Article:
If the Hifi Guru Says So...
Thoughts on musicality and the art of hifi

Not the Buena Vista Social Club again!

CES 2002

At CES 2002, by far the most popularly requested piece of music (at least in our exhibition room) was by the Buena Vista Social Club. After a while, whenever someone asked for it, I thought to myself, Oh no! Not again.

I have nothing against this group of aging Cuban musicians. In fact, I rather admire them, especially the groups pianist, Ruben Gonzalez. He is past 70 years old, retired, did not own a piano anymore, last made a recording 50 years earlier, has arthritis in his fingers.... and still plays great piano. I was hunting high and low for the CD long before it became widely available, after having briefly heard it just once.

There is a difference, however, between music for personal enjoyment and music for evaluating hifi equipment. So while I do enjoy the Buena Vista Social Club, their music is not the type that the guru and I would want to use for demo at a hifi show.

I would even go so far as to say that their music - particularly track one of the CD titled Buena Vista Social Club, the track that so many people requested - is the type which we want to AVOID using for demo at a hifi show.

Absolutely flat

Because the music is absolutely flat - performed at mf, medium loud, from start to end. It is unexciting, totally lacking in dynamics. It does not make a great hifi system stand out against the vast sea of mediocres.

I could see that some of the people who requested this music really enjoyed themselves. They closed their eyes, they swayed their heads gently back and forth with the music, as though relaxing by the beach somewhere in Cuba.

But what was there to listen out for in order to evaluate the hifi set-up? I really could not figure out.

Well, I can guess a little. Maybe they were listening out for some inner details that they could not hear with other equipment. Maybe the breadth and depth of the soundstage. Maybe the bass, or the highs. Maybe...

Of couse the music is not totally hopeless. Just that we had prepared very much better demo material.

We had, for example, lots of orchestral works - mainly classical music but also the rock opera Tommy by The Who, performed with the London Symphony Orchestra - whose dynamics ranged from ppp to fff, from very very soft to very very loud!

Great hi fi

With such music, one can hear, at one go, how a truly great hifi system is able to bring out all the details at low volume and produce very high sound pressure levels without hurting the ears, as well as how smoothly and effortlessly the music changes from one extreme volume level to the other.

In particular, we had a piece of Chinese flute music with orchestral accompaniment where the difference between soft and loud was far greater than even in a Mahler Symphony or Tommy.

Obviously, the average American would not ask to listen to something like this. But we did get a chance to demo it when Clark Johnsen of Positive Feedback requested anything but female vocals and indicated that he preferred unfamiliar music.

Later, in his show report, Johnsen commented that these guys really know how to please a musically-literate person.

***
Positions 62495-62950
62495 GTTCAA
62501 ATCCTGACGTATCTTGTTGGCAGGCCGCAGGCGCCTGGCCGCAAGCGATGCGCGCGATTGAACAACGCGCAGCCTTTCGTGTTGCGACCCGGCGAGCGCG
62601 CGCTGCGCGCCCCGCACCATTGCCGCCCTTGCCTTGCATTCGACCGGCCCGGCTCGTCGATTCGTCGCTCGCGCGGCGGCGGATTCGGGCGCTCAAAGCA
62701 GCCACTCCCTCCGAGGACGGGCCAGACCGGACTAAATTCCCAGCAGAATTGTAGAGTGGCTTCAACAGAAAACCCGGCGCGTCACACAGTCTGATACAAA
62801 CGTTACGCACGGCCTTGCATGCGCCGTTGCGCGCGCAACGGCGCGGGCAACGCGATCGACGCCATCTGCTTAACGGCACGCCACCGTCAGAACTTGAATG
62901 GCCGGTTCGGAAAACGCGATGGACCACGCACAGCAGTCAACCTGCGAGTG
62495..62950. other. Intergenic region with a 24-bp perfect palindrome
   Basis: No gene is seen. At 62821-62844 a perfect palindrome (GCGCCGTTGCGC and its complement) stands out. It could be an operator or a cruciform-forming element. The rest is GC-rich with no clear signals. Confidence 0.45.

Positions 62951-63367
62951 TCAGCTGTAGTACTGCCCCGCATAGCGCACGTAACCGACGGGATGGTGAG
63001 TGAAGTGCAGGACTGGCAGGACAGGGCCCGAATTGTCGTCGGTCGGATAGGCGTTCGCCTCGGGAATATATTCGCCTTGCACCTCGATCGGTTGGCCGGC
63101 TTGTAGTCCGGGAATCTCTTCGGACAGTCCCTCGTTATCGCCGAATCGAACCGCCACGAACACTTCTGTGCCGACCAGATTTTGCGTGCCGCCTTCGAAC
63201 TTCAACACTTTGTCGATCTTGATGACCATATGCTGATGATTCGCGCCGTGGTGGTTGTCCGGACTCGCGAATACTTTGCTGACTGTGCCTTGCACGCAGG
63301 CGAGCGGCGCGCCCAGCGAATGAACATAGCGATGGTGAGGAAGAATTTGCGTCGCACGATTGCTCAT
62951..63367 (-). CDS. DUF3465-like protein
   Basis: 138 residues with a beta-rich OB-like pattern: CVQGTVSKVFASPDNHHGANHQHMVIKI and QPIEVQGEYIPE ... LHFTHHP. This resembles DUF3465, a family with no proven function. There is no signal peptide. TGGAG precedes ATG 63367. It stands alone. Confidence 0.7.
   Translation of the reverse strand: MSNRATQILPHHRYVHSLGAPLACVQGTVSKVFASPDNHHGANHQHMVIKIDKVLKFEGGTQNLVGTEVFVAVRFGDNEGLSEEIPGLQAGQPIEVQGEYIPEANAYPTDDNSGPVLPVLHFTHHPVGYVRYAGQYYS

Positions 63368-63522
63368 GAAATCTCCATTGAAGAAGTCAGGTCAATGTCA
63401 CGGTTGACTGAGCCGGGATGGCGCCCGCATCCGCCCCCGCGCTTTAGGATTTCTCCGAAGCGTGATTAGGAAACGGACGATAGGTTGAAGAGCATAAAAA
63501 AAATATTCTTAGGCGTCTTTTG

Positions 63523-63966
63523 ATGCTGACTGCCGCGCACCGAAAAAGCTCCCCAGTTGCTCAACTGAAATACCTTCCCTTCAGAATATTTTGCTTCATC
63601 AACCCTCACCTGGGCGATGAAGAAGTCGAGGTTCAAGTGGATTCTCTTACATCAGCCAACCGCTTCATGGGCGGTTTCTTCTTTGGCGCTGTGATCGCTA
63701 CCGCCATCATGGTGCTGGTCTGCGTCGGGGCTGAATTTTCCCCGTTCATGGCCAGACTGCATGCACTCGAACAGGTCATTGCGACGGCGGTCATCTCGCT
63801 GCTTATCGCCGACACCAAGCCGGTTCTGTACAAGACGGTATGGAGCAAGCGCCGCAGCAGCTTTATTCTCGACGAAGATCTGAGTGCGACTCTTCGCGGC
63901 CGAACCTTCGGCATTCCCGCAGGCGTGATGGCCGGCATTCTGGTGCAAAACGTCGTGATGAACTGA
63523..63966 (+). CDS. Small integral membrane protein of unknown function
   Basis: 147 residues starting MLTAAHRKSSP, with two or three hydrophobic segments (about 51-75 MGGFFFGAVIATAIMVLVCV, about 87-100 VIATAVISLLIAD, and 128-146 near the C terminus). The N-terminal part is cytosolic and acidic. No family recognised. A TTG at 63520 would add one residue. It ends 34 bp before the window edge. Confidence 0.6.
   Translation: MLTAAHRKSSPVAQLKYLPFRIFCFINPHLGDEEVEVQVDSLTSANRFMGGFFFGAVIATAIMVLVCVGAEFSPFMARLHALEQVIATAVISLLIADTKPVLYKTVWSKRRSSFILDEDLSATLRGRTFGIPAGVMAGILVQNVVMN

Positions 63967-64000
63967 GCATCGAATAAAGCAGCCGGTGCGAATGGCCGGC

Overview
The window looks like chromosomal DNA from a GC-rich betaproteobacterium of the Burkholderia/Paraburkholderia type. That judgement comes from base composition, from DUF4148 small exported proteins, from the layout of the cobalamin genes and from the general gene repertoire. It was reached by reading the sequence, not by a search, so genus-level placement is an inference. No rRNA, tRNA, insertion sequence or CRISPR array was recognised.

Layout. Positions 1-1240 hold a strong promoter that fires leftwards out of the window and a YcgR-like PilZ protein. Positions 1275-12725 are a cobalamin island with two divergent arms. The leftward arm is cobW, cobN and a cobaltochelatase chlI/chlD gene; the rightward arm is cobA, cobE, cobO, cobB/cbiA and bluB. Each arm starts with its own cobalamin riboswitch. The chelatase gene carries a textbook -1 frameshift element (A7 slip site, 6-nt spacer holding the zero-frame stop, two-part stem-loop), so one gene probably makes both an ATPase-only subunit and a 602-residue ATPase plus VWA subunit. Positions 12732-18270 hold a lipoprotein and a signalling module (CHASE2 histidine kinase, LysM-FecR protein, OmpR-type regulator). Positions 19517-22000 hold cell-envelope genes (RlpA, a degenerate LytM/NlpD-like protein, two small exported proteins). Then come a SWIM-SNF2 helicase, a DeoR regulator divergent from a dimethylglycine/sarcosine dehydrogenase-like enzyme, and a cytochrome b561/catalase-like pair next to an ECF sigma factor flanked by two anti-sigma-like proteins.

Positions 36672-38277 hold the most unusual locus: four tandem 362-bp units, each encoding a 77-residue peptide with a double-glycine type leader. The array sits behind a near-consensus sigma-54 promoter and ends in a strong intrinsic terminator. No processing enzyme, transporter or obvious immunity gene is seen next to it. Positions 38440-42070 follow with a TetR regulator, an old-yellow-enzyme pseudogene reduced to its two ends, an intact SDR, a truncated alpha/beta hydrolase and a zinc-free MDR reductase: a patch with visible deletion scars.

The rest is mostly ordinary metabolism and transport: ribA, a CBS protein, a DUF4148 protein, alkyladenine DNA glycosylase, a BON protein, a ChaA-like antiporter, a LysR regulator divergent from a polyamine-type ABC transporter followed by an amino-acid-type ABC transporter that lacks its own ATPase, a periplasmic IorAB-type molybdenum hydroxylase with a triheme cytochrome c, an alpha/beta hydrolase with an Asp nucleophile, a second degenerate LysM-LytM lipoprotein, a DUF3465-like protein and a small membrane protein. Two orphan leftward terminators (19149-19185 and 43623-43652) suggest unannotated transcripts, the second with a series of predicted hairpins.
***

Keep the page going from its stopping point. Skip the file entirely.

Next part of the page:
Dynamics and excitement are not everything, of course. So yes, even music that is flat and boring has its place in the evaluation of hifi.

If you want to take this route, go all the way for something that is absolutely monotonous. Like some of Bachs works for solo violin. In this case, you would want to pay attention to all the subtle variations in dynamics and the nuances of expression.

If such music is well-performed and faithfully reproduced in a good hifi set-up, surprise, surprise, it will not sound flat and boring at all.

Likewise, regular pop and jazz vocals that are sung medium-loud from start to end have their merits too.

Felt like crying

One visitor at CES 2002, Alan Cadiz, heard the Holly Cole Trio perform Tennesse Waltz and, after a while, got up and left the room. I cant stand it anymore, he said. I felt like crying.

Earlier, Alan and his friend had listened to a wide range of music and his final request was to play a track from Sheffield Drums as loud as the system can take it.

I played it as loud as his ears could take it, pointing out that the system could go even louder. At the end of it, he said ours was the only system in the entire show that made me flinch.

Alan ended up buying the loudspeakers cash and carry and saying he would order the amplifiers, CD player and cables... the entire hifi system, including the CD with Holly Cole singing Tennesse Waltz.

We might have sold a lot more equipment had there been more visitors like Clark Johnsen and Alan Cadiz. Those who only asked to hear the Buena Vista Social Club had said good or even great. But none were sufficiently moved to part with their money.


But perhaps I have done the Buena Vista Social Club great injustice.

At CES 2003, again we played the same music but with different amplifiers (the DIVA Tian Zhu CV345 monoblocs), and a new improved version of the same (Second ReTHM) loudspeakers.

This time, the music came alive!




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